I am up at 5 again to be out of the door in time to be in Vancouver by 8. Today we are shooting on False Creek down where the water taxis leave for Granville Island, just across the water. We have a couple of scenes on shore and then one on the water taxi. There isn't room for me inside the small taxi they have reserved so I sit on shore and try to listen through my earphones so I can still time the scenes but they are soon out of range and all I can hear is static. So, unusual for me, I have nothing to do for almost two hours but visit with the rest of the crew. The sun has come out and so it's a pleasant couple of hours with a great view.
Once we are done with the water taxi, we all pack up for a move about half a mile away to Sunset Beach for a short scene. I hop into a transport van and hop out in the beach parking lot. I go drop my rolly bag off near the camera truck until I find out where we are setting up. Not everyone is here yet so it will be a few minutes. I hear someone call my name and when I turn around I see it's a woman I worked with a year or so ago. I walk over to her car and she tells me she just dropped off her boyfriend who is joining our crew for the rest of the shoot. We chat for a bit and when she leaves, I turn around just in time to see the lift on the camera truck get lowered onto my rolly bag. I yell for them to stop but it's too late. I watch, helpless, as it rips down the bag from top to bottom, opening up an ugly gash and tearing the side pocket almost right off. The guy operating the lift stops it before it crushes my camera strapped to the side of my bag. When I run over to investigate, I find that the camera body has a small dent in it. I take a few pictures and view them; it seems to be working just fine. But I am sick about the bag. The lining of this one was holding up just great.
As I roll it over to where I now see we will be filming, I see the Production Manager and show her what happened. She looks at it and says it can be glued or sewn back together. She suggests I take it to wardrobe to see what they can do but I have been sewing for 40 years and know that this is not repairable. I know it's because she doesn't want to pay for it, but I am going to have to replace it and file a Loss and Damage report anyway.
It starts to rain when we are filming the beach scene and so we get it in as few shots as possible and pack up to leave, three hours early. I get home in pretty good time and so I have time to run down to Michaels and buy another bag. For the third time, I transfer all of my stuff into the new bag.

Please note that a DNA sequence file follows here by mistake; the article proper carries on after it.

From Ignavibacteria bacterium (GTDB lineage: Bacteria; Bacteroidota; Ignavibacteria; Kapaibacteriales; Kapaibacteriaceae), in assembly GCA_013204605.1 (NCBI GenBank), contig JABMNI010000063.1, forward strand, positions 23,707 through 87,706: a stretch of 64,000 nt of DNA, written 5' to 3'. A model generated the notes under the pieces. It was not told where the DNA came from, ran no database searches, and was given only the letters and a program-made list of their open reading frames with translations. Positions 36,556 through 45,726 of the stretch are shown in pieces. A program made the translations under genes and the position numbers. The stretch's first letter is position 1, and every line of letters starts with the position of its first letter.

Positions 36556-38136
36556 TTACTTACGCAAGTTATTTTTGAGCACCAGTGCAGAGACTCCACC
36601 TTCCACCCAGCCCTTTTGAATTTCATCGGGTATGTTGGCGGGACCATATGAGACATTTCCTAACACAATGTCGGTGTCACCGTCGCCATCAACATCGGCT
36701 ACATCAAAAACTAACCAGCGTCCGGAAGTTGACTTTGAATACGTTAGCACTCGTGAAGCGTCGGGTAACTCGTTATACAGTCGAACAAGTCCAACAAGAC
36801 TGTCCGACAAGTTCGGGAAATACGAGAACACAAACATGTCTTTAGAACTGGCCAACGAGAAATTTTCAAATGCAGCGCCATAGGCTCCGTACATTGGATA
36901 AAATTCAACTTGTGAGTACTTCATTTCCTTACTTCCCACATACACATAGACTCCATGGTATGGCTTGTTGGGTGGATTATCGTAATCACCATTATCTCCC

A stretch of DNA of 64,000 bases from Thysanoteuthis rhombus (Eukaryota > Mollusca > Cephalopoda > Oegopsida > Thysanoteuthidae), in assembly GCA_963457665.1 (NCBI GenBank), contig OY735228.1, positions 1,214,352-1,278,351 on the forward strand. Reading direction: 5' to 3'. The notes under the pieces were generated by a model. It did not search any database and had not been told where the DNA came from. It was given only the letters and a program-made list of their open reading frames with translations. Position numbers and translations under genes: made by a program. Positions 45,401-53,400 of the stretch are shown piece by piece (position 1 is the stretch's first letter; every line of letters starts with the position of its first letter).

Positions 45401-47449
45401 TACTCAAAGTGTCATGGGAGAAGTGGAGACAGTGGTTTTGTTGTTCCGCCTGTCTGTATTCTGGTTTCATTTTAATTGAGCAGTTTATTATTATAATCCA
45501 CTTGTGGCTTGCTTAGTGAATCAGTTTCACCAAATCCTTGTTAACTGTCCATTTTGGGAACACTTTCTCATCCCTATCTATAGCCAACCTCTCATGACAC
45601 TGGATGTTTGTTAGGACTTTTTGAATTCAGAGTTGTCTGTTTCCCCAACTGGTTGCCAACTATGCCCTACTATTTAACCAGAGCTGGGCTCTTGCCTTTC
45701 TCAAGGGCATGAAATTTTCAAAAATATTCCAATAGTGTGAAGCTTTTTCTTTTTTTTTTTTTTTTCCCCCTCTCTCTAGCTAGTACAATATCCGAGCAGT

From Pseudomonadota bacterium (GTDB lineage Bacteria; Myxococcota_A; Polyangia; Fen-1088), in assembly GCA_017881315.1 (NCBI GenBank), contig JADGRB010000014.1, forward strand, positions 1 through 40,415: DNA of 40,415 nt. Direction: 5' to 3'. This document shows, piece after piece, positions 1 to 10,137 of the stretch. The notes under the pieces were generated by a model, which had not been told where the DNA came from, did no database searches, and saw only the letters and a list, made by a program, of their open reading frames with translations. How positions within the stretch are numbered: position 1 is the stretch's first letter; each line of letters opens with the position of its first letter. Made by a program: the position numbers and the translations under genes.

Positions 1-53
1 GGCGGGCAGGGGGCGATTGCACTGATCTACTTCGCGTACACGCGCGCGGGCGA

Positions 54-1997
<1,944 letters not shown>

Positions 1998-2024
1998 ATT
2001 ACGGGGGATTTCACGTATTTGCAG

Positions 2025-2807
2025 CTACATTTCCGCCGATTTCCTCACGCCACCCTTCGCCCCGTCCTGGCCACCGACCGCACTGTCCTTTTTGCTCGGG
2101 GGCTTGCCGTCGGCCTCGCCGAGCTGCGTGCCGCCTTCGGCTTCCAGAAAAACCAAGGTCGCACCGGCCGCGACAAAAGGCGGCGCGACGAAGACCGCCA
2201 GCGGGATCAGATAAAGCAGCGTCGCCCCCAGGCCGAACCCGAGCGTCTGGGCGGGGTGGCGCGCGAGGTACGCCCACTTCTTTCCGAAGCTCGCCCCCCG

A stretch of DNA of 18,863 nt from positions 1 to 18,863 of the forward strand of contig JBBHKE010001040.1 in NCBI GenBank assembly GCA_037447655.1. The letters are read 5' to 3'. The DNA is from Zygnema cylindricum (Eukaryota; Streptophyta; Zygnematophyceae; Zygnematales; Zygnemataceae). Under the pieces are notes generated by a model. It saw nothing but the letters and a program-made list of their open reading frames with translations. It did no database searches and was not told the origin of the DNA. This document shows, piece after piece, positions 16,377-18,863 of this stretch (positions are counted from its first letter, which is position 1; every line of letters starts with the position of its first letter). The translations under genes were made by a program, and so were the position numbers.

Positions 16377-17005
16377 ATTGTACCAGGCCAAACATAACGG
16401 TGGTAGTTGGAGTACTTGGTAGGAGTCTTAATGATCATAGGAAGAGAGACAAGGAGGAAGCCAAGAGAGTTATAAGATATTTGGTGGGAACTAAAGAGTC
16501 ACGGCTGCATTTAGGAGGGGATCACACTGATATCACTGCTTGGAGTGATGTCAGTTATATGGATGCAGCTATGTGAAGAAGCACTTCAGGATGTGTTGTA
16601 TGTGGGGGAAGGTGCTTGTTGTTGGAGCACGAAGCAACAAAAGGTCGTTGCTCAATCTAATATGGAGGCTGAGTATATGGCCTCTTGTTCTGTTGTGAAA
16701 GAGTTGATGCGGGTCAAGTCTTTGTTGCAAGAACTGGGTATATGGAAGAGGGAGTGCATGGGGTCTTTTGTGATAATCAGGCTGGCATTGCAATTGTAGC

We are shooting for two days in a record store on Main and 20th. It's a great location full of old vinyl and loads of CD's. The crew has a field day going through the inventory on our down time. I find 6 CD's and pay just $44 for them all. I am debating over one when it is recommended by both the store owner and the DP as fabulous so I buy it. It's buy an artist called Duffy and I haven't ever heard of her. I also get one of Jimmy Buffet's hits to remind me of Florida, and one of Bob Marley and another of Reggae to remind me of the BVI. A CD of Gregorian Chants and one of African Gospel compete my purchases. As I go to put them into my rolly bag [after paying for them, of course] I see that the lining has come away from this one in exactly the same place as the first one. I am super frustrated. I had the old one for three years and never had an issue until it came apart down the side from stuffing it so full. These new ones are crap. I won't have any time to replace this one until we wrap the show. I will have to make do with it as is until then.
I drive home listening to the Duffy CD and I LOVE it. What an amazing voice for such a young gal.
We spend the last two days shooting in the basement suite of a house not far from where my ex-husband grew up. I haven't been down here at Cambie and 60th for years and it makes me feel sad and nostalgic. I have a truck-load of good memories of times at my in-laws place and I miss those days a lot. But, there's not much time for reminiscing as we get going with our day. It's absolutely pissing down rain outside and everyone gets soaked as they run out to get equipment and set lights. I am thankful that the village is inside and staying in one place for the duration of our time here. It will only have to move on the very last scene of the shoot, tomorrow, which will be located in a house half a block away.
The second afternoon the gaffer, Blaine, heads down to the second location to see what he's up against for lighting. He walks into the house and is surprised to find that it is quite unkempt with toys strewn about all over the place. It doesn't seem as if it's dressed for our shoot. He looks about and suddenly realizes, this is not the house he saw on the tech scout... he is in the wrong house! He quickly leaves before anyone inside knows he's there and heads into the correct place, next door.